Huh, somehow I doubt that "serious" contemporary art would count as any less namby-pampy by these dubious standards. I mean, thinking about this, I now recall visiting at least one church for its modern artwork, i.e. the Cathedral Church of Saint John the Divine in Harlem for its Keith Haring altar among other things.
fernwithy From: fernwithy Date: December 16th, 2006 06:18 pm (UTC) (Link)
Yeah, the article itself is made of WTF. It just got me thinking about the issue of serious art vs. non-serious art.

Keith Haring, honestly, I'm on the fence with on the issue.
ratcreature From: ratcreature Date: December 16th, 2006 07:30 pm (UTC) (Link)
I don't think to divide art like that makes much sense, mostly because I still don't know what you mean with "serious".

I mean, in the end if an artist wants to live s/he has to sell something, whether it was the church paying for some fresco or Nestle paying Alfons Mucha for a baby formula ad, it may end up in a museum, get looked at and analysed by art historians, etc. so the factor of how "commercial" some art was at the time it was created ceases to have much meaning especially once the original context has faded a bit in the minds of the audience. And well, I find plenty of art that hangs in museums kitschy and sentimentalist, like I don't care at all for much of the 18th and 19th century art in the academic realist style that seemingly always depicts some kind of heroic battle or scene from Greek mythology in gigantic realist oil paintings. That doesn't evoke anything in me. Though some art from around that time is at least consciously sentimentalist rather than just pompous, so I like romanticist realist style slightly better, because at least there often is some irony or self-referential element. But I only start to like art again once modern styles from impressionism onwards begin. Strangely enough I like some modern realist artists just fine, but the neoclassicists from the 19th century just all rub me the wrong way.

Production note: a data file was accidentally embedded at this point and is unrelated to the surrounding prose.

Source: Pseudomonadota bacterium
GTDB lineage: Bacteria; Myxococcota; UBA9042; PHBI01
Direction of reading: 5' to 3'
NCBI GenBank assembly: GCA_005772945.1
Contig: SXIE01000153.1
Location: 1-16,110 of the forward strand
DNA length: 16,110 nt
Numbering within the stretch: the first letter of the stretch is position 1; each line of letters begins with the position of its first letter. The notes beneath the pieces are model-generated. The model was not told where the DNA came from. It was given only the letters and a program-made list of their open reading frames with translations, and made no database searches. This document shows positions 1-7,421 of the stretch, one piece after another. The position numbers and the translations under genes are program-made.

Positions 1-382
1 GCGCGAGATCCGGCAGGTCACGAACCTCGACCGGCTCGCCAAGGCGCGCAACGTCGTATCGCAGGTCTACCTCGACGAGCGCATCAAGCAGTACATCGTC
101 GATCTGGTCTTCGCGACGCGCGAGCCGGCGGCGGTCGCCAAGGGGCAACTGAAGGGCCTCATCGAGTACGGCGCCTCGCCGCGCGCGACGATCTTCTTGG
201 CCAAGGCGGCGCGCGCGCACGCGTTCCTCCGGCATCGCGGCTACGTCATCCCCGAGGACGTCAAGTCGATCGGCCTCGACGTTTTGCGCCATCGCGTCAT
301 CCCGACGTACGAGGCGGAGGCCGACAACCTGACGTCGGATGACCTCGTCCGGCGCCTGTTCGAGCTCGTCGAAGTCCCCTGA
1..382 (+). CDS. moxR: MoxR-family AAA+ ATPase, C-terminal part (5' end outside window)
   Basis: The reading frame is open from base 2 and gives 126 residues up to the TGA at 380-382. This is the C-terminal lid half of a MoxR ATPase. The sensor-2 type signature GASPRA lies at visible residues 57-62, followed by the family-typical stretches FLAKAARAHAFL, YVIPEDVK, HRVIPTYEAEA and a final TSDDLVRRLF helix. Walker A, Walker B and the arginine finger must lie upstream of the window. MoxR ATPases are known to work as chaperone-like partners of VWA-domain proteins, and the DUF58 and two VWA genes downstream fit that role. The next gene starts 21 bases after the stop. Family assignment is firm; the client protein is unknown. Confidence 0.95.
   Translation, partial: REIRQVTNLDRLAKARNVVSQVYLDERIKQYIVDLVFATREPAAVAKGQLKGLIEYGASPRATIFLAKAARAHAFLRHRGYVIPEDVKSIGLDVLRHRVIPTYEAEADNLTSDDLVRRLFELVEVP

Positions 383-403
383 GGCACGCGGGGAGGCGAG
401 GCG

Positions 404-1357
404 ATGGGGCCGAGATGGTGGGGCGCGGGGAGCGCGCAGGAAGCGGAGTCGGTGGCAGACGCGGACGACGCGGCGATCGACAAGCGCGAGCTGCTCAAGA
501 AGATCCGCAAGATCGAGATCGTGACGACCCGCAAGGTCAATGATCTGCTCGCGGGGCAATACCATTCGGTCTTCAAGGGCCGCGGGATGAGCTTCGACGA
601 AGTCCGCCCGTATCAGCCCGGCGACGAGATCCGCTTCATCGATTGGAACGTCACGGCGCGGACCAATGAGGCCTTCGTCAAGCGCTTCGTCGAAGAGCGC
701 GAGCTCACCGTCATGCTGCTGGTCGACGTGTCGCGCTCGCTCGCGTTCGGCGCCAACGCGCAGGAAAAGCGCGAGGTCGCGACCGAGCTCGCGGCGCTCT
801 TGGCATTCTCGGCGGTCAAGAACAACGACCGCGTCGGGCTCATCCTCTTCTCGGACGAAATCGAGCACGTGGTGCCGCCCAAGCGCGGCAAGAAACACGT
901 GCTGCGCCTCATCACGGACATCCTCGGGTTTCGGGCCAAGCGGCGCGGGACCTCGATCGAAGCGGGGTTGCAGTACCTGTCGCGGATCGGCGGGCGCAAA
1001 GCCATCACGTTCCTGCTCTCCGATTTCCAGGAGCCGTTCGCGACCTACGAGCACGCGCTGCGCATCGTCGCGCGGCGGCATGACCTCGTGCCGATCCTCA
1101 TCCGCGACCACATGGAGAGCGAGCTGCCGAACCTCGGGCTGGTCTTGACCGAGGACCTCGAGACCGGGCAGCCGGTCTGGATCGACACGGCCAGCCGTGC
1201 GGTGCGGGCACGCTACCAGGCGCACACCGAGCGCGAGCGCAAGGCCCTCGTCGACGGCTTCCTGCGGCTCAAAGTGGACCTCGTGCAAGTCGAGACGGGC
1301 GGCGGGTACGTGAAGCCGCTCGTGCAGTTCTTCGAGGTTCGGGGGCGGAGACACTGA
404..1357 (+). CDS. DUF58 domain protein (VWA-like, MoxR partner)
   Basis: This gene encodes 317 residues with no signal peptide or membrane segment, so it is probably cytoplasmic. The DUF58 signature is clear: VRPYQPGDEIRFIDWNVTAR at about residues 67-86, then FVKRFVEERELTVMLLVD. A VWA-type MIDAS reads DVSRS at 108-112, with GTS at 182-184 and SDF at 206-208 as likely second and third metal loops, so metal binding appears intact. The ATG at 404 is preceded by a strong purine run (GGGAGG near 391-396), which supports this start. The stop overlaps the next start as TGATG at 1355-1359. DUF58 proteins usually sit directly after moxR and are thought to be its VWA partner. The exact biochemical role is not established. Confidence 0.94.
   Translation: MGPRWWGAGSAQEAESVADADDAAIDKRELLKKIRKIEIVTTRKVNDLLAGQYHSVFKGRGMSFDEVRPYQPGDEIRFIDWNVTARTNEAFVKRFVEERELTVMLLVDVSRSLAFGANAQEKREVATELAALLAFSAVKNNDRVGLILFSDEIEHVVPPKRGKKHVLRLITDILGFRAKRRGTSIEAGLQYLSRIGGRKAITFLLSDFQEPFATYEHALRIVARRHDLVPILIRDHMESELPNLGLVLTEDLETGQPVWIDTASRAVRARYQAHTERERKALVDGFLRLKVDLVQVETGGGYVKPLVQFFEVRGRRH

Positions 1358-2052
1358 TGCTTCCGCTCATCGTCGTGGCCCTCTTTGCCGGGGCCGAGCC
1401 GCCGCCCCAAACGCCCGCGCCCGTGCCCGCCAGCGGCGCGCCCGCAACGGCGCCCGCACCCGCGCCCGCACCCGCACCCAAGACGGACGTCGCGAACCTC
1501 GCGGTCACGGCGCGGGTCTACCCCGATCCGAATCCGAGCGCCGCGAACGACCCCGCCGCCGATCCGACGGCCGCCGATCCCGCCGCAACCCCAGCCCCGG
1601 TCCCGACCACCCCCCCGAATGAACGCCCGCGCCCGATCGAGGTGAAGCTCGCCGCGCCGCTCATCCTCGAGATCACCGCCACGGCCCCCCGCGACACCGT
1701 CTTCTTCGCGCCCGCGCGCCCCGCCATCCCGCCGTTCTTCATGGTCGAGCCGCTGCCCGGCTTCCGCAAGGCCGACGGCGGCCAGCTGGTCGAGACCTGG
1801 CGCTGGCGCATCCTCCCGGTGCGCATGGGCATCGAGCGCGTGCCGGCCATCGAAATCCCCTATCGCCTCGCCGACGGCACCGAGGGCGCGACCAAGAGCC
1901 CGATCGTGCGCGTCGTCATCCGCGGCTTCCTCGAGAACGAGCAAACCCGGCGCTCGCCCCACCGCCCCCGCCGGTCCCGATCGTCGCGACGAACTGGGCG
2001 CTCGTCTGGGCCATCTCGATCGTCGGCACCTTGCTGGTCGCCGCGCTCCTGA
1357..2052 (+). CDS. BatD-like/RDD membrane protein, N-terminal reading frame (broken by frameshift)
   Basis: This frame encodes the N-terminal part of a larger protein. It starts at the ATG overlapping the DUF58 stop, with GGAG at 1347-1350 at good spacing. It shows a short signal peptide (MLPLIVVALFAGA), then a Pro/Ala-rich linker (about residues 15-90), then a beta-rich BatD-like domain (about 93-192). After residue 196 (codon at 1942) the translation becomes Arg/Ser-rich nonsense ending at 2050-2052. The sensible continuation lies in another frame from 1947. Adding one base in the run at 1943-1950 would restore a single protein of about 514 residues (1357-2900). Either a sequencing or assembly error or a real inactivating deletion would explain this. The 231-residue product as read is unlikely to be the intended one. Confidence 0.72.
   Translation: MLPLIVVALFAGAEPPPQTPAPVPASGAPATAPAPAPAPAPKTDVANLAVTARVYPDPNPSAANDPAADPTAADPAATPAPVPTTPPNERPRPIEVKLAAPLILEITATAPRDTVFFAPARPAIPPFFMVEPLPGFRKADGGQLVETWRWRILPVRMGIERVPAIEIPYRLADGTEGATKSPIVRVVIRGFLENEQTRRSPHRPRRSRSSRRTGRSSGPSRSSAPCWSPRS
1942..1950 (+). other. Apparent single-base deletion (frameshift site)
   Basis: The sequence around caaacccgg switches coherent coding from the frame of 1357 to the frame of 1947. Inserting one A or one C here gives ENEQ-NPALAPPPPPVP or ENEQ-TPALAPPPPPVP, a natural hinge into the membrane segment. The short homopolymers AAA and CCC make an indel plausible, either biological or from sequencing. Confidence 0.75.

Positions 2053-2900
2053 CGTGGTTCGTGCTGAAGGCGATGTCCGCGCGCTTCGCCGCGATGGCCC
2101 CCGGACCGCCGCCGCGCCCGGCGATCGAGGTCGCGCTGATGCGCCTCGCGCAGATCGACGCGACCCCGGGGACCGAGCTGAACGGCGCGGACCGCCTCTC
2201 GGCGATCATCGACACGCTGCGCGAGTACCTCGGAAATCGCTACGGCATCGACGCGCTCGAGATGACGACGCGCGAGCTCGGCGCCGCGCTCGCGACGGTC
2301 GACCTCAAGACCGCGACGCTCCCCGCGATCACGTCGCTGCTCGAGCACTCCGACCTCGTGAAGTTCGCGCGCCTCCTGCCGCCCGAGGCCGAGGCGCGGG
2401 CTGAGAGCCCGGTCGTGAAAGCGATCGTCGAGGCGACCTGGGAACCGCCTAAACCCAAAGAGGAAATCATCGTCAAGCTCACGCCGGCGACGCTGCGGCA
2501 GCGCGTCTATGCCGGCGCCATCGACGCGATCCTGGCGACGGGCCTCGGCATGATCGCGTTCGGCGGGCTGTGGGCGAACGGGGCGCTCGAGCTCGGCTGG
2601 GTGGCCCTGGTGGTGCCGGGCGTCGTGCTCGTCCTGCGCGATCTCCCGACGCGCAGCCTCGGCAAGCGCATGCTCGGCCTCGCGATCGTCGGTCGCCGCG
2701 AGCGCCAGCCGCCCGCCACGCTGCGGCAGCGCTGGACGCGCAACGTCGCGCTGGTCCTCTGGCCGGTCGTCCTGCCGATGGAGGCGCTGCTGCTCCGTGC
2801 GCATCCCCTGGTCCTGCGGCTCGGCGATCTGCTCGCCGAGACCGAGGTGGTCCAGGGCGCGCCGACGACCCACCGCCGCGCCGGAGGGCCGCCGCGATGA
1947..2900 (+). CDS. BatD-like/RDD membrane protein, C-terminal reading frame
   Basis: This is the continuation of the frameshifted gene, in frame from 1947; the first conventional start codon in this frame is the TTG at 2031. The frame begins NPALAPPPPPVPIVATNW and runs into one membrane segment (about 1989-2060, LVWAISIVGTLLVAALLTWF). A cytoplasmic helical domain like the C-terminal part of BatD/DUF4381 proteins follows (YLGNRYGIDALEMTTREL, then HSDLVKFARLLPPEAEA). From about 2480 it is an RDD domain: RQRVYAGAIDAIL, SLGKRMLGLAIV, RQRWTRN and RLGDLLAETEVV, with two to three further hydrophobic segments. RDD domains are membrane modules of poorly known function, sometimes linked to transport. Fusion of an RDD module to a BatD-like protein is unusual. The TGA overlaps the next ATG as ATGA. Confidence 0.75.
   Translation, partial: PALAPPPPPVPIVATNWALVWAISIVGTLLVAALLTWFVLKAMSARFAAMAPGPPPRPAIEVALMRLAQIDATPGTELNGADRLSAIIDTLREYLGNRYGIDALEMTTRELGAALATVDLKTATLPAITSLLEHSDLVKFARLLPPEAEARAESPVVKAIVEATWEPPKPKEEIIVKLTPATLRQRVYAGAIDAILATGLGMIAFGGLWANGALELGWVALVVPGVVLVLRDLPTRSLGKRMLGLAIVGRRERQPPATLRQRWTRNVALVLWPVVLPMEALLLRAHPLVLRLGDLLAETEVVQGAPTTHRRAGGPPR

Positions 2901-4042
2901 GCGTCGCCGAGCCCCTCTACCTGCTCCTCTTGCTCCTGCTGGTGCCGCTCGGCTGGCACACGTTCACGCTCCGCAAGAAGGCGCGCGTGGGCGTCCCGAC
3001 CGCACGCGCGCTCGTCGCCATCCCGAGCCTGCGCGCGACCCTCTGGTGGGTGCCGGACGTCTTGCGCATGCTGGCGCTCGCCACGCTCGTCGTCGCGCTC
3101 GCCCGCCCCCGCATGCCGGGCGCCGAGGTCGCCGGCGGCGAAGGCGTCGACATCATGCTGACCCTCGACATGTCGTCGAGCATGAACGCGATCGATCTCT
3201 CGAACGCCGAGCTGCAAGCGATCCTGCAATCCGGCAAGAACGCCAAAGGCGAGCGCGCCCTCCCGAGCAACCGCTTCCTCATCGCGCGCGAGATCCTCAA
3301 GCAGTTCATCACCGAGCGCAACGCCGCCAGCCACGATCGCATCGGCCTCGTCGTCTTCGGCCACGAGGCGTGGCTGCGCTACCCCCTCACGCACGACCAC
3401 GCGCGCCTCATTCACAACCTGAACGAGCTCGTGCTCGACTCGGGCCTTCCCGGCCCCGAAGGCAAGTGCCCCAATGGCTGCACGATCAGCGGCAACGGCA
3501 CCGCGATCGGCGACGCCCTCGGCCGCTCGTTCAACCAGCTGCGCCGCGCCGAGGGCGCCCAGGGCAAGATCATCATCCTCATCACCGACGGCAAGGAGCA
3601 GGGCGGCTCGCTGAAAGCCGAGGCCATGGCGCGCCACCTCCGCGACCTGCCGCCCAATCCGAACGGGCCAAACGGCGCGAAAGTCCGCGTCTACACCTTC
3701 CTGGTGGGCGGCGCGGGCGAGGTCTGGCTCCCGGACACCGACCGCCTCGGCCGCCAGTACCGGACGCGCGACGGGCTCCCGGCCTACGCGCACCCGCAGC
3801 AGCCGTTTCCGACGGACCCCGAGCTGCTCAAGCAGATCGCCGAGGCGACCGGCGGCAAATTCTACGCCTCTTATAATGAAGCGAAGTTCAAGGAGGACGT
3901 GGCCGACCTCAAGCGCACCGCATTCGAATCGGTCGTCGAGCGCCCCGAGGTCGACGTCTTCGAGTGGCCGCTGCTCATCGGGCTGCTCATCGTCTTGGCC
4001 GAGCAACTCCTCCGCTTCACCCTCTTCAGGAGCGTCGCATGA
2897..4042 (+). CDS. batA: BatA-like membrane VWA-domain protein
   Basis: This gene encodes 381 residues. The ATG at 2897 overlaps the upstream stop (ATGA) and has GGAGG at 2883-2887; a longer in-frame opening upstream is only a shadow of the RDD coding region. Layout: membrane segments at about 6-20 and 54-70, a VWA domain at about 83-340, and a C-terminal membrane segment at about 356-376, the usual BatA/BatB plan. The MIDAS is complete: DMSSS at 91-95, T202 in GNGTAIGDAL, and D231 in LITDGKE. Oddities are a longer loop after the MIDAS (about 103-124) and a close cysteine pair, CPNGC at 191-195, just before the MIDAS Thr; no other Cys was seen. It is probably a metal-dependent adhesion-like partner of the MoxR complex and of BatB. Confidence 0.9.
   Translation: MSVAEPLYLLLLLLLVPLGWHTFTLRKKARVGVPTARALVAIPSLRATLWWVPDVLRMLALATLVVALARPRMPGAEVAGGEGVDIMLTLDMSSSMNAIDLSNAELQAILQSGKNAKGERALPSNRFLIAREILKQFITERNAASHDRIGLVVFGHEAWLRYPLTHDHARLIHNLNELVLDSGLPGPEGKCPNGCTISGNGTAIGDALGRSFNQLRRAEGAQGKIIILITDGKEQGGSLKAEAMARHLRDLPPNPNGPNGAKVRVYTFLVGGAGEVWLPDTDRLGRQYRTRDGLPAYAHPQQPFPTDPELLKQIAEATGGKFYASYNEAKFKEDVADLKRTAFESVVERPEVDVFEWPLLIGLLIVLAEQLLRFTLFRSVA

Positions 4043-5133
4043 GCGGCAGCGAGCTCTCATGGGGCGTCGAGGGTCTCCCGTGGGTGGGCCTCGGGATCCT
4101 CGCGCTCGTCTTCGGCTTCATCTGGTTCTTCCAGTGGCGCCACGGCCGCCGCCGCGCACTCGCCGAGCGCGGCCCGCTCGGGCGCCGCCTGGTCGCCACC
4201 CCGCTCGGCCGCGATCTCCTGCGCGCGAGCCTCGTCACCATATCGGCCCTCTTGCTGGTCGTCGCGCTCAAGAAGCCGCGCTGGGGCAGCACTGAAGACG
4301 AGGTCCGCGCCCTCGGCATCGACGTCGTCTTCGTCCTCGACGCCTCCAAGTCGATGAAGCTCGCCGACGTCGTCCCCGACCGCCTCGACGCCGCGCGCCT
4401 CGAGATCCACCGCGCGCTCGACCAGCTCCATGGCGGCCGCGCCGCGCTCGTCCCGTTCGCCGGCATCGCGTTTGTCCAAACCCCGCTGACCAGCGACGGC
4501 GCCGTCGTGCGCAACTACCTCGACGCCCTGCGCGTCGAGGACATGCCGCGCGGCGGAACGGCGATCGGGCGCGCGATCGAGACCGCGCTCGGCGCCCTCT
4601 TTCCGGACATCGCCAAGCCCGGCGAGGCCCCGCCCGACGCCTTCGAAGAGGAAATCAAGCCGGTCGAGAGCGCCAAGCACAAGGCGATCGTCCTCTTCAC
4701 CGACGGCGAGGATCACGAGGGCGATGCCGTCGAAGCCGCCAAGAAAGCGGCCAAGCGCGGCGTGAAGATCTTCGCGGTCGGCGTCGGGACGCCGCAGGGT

fernwithy From: fernwithy Date: December 16th, 2006 07:35 pm (UTC) (Link)
I still don't know what you mean with "serious".